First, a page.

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‘Some YoYo Stuff’: Don Van Vliet
12.17.2010
06:35 pm

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How do you capture the mystical, maddening and surreal world of Captain Beefheart within the medium of film? One way is to make an impressionistic documentary that has little reference point outside of its own surreality, which is exactly what film maker Anton Corbijn did with Some YoYo Stuff.

In 1993, Corbijn, known primarily at the time for his stark, grainy and beautiful photographs of rock stars, spent several days with Don Van Vliet (Beefheart) interviewing and photographing him. With the participation of Don’s mother and David Lynch, Corbijn constructed a film as dadaist as Captain Beefheart’s music. Van Vliet’s observations on life and his art are haiku-like in their succinct clarity and wit.

Penetrating the veil of Beefheart’s world was probably an impossibility. The best a documentarian could hope for is to approximate the mindset one enters in listening to Beefheart’s music. In other words, make a movie as trippy as the work of your subject. Van Vliet was remote, both figuratively and literally. As he got older he became increasingly reclusive. His writing and occasional communiques were like those of a modernist monk of the left hand school. He spoke in an ancient craggy voice that sounded like hollow bones being rubbed together. Corbijn’s film communicates the desert father aspect of Beefheart’s existence. There’s an otherworldliness about the whole thing that seems as though it is being beamed in from another planet.

Some YoYo Stuff is a fittingly offbeat tribute to one of the most uncompromising and innovative musicians of the 20th century. Captain Beefheart brought a kind of crazy wisdom to modern music.

Anton Corbijn describes the making of Some YoYo Stuff:

I love don. i knew very little about him when we first met in 1980, but after our meeting and subsequent photo shoot i went back home and started listening to his music, and soon started looking at his drawings and paintings. my respect for him grew as the years went by; we kept in touch, and i visited him and his wife jan a couple of times. these visits and the death of frank zappa were essential for me in terms of thinking about making some sort of film piece on don.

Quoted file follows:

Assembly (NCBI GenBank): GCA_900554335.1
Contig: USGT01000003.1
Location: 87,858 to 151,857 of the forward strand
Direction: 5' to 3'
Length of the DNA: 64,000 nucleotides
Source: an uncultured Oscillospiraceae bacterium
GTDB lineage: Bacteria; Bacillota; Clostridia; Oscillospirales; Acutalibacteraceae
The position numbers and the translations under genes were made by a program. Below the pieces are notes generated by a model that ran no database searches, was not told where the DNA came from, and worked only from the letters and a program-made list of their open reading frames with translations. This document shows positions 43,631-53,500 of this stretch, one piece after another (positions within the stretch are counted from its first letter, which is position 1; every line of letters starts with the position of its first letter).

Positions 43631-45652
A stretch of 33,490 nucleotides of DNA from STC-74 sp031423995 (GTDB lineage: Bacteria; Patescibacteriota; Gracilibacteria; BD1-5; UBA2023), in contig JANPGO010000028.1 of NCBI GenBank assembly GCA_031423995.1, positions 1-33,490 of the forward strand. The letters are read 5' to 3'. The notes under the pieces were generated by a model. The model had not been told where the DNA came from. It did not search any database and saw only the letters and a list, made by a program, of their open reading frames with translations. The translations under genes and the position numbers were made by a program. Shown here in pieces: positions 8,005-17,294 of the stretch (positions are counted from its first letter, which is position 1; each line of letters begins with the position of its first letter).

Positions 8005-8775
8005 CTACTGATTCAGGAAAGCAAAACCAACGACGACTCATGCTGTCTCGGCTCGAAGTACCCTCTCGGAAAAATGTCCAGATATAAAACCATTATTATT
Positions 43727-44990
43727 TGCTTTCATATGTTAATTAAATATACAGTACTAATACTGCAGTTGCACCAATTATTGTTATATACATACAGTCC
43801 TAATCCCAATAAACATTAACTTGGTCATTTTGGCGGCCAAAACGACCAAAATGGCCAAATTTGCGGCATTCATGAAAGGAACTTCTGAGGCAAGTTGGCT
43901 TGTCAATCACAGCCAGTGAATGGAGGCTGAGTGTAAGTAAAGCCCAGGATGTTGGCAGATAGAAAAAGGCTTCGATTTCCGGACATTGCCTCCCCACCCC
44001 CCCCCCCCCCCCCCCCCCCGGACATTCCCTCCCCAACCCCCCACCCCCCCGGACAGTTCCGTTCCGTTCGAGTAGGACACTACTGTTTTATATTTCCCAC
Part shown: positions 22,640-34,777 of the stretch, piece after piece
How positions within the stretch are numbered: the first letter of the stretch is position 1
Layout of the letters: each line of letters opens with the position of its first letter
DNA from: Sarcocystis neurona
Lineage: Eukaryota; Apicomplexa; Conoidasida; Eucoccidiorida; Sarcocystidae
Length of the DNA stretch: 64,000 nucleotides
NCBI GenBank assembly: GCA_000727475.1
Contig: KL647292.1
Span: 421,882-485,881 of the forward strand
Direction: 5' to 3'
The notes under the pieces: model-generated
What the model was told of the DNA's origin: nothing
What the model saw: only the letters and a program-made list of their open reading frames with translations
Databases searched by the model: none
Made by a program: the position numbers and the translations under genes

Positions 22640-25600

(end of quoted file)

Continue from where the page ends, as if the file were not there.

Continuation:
for shortly after zappa died, i was in a bookshop and realized how many books and bits of writing existed on him, and when i then went looking for anything similar on don i left the shop empty-handed. i felt that he deserved everyone’s attention and as i am not a writer, i figured i could maybe put something on film with him. it took me a while, but i did finally manage to say: ‘if you ever want me to make any sort of record or film about you, just let me know ‘cause i would love to do that’. he said: ‘yes, please’, and apparently had been waiting for years for me to ask, turning away others.

it was a simple affair to make the film: his mother sue opens the movie with the photograph that i took when don and i first met, saying: ‘this is don, my son’, and, apart from david lynch (famous film maker - t.t.) asking him a few questions via projected film, it is all don’s thoughts on various matters. some funny, some serious, but all sharp, poetic and beautiful. you really want to hear every single word he says - whether it’s about paint, miles davis, an ear (‘nice sculpture’) or the desert.

i recorded his words separately. and then filmed him sitting in front of a film projection i had made in and around the desert and edited it all together in a way that i hoped was in keeping with his world. he supplied me with two never-used bits of music, one of which is an instrumental that i made into a one-minute music-video without don, using a mackerel instead. this was the first bit of the film i showed him, and he was rolling around with laughter, and it was after that i dared let him see the rest.

apart from showing the world at large what a unique man and artist don is, i really wanted to make it great for hím, as he is also a warm and funny guy and i do think the film brings that across.”

 

Posted by Marc Campbell | Leave a comment
Sinead O’Connor performs a powerful acoustic version of ‘Troy’
12.17.2010
06:22 pm

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Music